7. What is a hapten?
    Hapten = an small Ag molecule (too small to register respone) that contains an epitope - needs to be combined with a carrier protein to cause an immune response

    2nd encounter - hapten alone will trigger immune response
  8. 4 Types of T cells
    • a. Cytotoxic T cells - CD8 (co-receptor)
    • - activated by cytokins - cause apoptosis

    • b. Helper T cells - CD4 (co-receptor)
    • - release cytokins → activate dendritic cells (APCs), macrophages, cytotoxic T cells, B cells (plasma cells)

    • c. Memory T cells - CD4 & CD8 (co-receptors)
    • -
    • d. Regulatory T cells - turn off specific immune response
  9. What is an epitope?
    Epitope = the part of an Ag that binds to the Ab and starts the immune response - also called an antigenic determinant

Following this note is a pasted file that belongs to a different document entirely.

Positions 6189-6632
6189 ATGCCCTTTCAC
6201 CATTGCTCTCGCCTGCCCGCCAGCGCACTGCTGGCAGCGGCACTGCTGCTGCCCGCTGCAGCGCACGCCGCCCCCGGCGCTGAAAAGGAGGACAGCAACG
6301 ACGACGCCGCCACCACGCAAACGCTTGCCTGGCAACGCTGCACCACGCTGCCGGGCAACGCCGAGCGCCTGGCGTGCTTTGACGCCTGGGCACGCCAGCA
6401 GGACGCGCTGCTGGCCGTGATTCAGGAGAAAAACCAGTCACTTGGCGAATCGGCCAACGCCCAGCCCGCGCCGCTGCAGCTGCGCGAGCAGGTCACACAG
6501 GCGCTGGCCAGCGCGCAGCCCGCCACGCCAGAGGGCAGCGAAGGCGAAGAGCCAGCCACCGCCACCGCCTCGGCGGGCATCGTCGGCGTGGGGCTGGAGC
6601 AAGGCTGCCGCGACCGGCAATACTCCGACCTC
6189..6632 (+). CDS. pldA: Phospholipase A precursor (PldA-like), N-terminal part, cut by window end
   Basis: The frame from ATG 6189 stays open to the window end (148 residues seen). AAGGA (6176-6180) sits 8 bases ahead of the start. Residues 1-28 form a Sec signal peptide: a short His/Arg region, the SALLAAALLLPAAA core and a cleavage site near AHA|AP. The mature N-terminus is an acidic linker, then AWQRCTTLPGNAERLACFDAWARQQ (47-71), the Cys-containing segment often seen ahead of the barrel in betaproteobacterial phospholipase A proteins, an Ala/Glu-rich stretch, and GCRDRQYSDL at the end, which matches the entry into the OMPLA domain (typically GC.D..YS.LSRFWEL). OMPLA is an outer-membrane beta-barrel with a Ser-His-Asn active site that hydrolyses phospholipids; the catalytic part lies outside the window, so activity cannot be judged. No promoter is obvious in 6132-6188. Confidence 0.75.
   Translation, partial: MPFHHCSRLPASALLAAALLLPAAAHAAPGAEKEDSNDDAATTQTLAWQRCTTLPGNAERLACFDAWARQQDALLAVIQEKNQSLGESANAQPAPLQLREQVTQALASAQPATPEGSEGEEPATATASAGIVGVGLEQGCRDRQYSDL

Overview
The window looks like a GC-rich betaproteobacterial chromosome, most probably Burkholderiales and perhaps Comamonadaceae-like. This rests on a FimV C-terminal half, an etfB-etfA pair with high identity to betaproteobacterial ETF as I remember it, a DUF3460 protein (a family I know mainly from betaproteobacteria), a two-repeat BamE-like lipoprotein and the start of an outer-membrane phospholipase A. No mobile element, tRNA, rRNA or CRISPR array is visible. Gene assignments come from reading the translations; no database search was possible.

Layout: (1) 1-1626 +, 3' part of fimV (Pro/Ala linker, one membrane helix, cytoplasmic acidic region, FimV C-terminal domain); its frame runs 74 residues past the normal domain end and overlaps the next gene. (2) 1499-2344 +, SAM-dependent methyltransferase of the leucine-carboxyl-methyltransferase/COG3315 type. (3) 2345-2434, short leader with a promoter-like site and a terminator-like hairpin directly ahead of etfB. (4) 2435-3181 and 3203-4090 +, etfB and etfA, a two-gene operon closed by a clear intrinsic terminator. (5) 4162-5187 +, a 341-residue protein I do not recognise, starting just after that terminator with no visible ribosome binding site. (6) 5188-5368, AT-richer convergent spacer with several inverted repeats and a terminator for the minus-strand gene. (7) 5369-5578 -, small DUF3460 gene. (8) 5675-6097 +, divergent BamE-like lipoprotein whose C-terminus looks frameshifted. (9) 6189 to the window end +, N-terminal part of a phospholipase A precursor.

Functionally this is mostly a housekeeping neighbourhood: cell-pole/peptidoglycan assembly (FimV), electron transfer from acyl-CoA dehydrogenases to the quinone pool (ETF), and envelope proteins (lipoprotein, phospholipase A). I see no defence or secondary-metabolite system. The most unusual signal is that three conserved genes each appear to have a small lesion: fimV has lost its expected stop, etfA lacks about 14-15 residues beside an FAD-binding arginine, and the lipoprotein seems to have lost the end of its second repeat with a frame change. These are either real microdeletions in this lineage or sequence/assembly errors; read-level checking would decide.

10. Step in cell mediated immunity -
    Exogenous and Endogenous processing
    • CD4 T cells: -Exogenous Processing (MCH II/ Ag)
    • 1. APC presents Ag to CD4 lymphocyte - Ag binds at TCR (T cell receptor) and CD4 is the coreceptor
    • 2. Costimulant (such as IL-2) causes cell to become activated
    • 3. CD4 T cells make active helper T cells - (they secrete cytokins (IL-2) and memory T cells - not active until next contact with Ag

    • CD8 T cell - Endogenous processing (MCH I/ Ag)
    • 1. APC presents Ag - Binds at TCR and CD8 is the coreceptor
    • 2. Costimulator (possibly IL-2 secreted by activated CD4 cells) causes cell to be activated
    • 3. Cell makes clones of active cytotoxic T cells - (attack invaders) and memory cytotoxic T cells - (can quickly activate and make active and